Pediatricians routinely prescribe medications in the correct dosage, duration and frequency for a host of childhood medical conditions.
Surprisingly, few are trained to prescribe physical activity and exercise — an equally powerful medicine and an essential component of health, growth and development — with the same precision or understanding of outcomes.
The UC Irvine School of Medicine's Pediatric Exercise and Genomics Research Center (PERC) is building a growing body of evidence demonstrating that healthy children, as well as children with chronic disease and disability, benefit from exercising in their youth and throughout their lives. To address this, PERC is launching an initiative to create a standard curriculum for training physicians and educators to prescribe targeted physical activities for children.
The curriculum development is supported by a $1.75-million gift from the Sunrider Corporation, which was inspired by the company's vice president of business development, Dr. Reuben K. Chen, a UC Irvine School of Medicine alumnus. Sunrider manufactures and distributes all-natural GMO-free herbal nutritional foods, beverages, supplements, fitness and weight loss products, and skincare products.
Reuben Chen, MD, vice president of Sunrider Corp., believes that physical activity can benefit kids.
Chen, a physical medicine and rehabilitation specialist, is an advocate for giving physicians and educators better information and tools to improve childhood health through exercise.
"When most people, including physicians, tell a child they need to exercise, they say, 'Go exercise and you’ll be okay,' " said Chen. "But most children don’t know what that means. It could mean anything from jumping on a trampoline to riding
a bike to maybe even just walking around outside. The prescription needs to be more detailed."
"One of the most important things about this program is that it’s for professionals, including our physicians, our teachers, coaches and PE teachers," Chen added. "The research PERC is doing is going to be vital to understanding
how to best keep our kids healthy and to use exercise as an actual medicine in
the longevity of our children, so they grow up healthy and strong."
The outcomes-oriented program will be developed under the direction of PERC’s founding director, Dr. Dan Cooper, associate dean for Clinical and Translational Science and former chair of the UC Irvine School of Medicine's Department of Pediatrics, and Shlomit Radom-Aizik, PhD, PERC's executive director.
An advisory board of internationally renowned exercise medicine experts will provide consultation. Prescriptive physical activities will be based on scientifically proven exercise outcomes.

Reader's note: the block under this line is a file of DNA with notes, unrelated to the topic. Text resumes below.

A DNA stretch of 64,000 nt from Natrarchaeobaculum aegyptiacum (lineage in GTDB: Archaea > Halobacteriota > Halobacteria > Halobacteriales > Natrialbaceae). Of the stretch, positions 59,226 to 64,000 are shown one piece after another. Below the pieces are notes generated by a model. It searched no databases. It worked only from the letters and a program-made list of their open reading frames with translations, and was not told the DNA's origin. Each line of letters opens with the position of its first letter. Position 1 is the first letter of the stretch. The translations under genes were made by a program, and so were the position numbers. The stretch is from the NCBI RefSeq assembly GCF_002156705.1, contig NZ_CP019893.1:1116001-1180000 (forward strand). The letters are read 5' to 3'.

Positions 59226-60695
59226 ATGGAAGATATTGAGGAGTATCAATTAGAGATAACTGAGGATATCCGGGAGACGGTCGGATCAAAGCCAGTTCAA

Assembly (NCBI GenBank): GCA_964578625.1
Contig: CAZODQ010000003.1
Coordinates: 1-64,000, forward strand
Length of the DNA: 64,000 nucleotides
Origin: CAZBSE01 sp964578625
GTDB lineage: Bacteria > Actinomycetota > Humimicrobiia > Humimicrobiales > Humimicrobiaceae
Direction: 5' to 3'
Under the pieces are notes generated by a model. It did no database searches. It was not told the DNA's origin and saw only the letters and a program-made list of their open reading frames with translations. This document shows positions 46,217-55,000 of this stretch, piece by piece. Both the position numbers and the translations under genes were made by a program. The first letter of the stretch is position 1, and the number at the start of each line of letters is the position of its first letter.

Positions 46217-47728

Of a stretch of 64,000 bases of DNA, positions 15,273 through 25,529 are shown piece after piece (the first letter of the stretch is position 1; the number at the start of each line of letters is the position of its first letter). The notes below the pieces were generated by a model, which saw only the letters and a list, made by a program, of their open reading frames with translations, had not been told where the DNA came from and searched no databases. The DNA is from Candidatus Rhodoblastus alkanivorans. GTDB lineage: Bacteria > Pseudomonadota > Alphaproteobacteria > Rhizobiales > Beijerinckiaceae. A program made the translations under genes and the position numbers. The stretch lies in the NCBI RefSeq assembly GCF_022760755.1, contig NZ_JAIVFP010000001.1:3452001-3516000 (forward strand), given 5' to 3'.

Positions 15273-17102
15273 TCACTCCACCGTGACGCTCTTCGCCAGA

Once completed and tested, the curriculum will be made available to physicians through continuing medical education workshops and online. UC Irvine edical students and residents also will have the opportunity to experience the beneficial effects of exercise as mentors to children in research studies conducted to investigate the effects of exercise on children with conditions such as cancer, spina bifida and asthma.
PERC researchers study the body’s response to physical activity at the molecular level, with the goal of learning how physical activity can be prescribed to prevent or treat chronic disease in children.
"At PERC," Cooper said, "we’ve observed that exercise is not just good for you, it actually has a healing effect on the body and plays a critical role in growth and development. This information can help healthy children — and children with medical conditions or disabilities that might otherwise cause them to be sidelined during school activities — live healthier lives.
"Embedding essential concepts of prescriptive exercise in the training of physicians and school health providers has the potential to spark the biggest change in school exercise since physical education was introduced in public schools more than 180 years ago.”
Phase two of the multi-year effort will focus on exercise awareness training for K-12 coaches, teachers and administrators. The intent is to introduce a common set of exercise concepts for clinicians and educators that will promote a consistent approach to physical activity for school children. The project also will explore how schools might report fitness test data to treating physicians as a means to paint a more comprehensive picture of a child’s physical fitness.